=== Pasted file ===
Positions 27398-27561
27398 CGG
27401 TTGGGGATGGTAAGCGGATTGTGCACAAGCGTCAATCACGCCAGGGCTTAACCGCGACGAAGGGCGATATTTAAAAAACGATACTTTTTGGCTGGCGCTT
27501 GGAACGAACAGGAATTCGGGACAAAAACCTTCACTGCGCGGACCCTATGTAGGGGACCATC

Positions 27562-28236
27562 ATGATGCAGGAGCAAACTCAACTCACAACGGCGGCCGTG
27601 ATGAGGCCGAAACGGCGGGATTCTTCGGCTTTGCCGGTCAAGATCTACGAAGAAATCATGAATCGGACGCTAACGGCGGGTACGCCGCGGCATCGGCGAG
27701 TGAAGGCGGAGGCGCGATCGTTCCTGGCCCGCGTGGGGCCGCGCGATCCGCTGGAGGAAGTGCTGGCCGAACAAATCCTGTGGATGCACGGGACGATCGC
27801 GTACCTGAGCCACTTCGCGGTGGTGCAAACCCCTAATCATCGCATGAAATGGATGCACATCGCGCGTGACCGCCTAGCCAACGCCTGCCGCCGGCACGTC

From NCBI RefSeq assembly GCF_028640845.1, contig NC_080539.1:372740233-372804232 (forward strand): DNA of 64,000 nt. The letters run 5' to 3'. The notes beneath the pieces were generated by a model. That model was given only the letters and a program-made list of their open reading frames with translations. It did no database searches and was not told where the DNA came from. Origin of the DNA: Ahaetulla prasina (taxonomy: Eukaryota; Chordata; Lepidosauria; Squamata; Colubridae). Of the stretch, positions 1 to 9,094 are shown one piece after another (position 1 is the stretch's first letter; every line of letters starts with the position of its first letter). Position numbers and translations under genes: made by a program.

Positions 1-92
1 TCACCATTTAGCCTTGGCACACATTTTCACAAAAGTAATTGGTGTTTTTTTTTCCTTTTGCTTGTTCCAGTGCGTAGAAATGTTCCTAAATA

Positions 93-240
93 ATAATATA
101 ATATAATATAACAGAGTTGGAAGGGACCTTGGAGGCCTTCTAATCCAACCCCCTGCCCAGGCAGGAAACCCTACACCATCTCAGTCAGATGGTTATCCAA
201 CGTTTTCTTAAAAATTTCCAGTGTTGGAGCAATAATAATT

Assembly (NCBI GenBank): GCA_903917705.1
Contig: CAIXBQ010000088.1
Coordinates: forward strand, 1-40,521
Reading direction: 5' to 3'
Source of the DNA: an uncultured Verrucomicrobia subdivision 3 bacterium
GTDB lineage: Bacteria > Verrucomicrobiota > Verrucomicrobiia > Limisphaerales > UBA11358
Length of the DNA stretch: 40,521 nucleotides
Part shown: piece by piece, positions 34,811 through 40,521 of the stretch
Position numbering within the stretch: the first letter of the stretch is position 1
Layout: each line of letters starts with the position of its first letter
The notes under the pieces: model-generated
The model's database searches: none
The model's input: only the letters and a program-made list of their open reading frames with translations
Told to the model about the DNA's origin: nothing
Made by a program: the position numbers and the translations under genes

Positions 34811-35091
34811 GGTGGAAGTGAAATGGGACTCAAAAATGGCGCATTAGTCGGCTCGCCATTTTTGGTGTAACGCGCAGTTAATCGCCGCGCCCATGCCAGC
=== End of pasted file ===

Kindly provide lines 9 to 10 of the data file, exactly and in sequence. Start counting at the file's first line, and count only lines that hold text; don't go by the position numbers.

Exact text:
27801 GTACCTGAGCCACTTCGCGGTGGTGCAAACCCCTAATCATCGCATGAAATGGATGCACATCGCGCGTGACCGCCTAGCCAACGCCTGCCGCCGGCACGTC

From NCBI RefSeq assembly GCF_028640845.1, contig NC_080539.1:372740233-372804232 (forward strand): DNA of 64,000 nt. The letters run 5' to 3'. The notes beneath the pieces were generated by a model. That model was given only the letters and a program-made list of their open reading frames with translations. It did no database searches and was not told where the DNA came from. Origin of the DNA: Ahaetulla prasina (taxonomy: Eukaryota; Chordata; Lepidosauria; Squamata; Colubridae). Of the stretch, positions 1 to 9,094 are shown one piece after another (position 1 is the stretch's first letter; every line of letters starts with the position of its first letter). Position numbers and translations under genes: made by a program.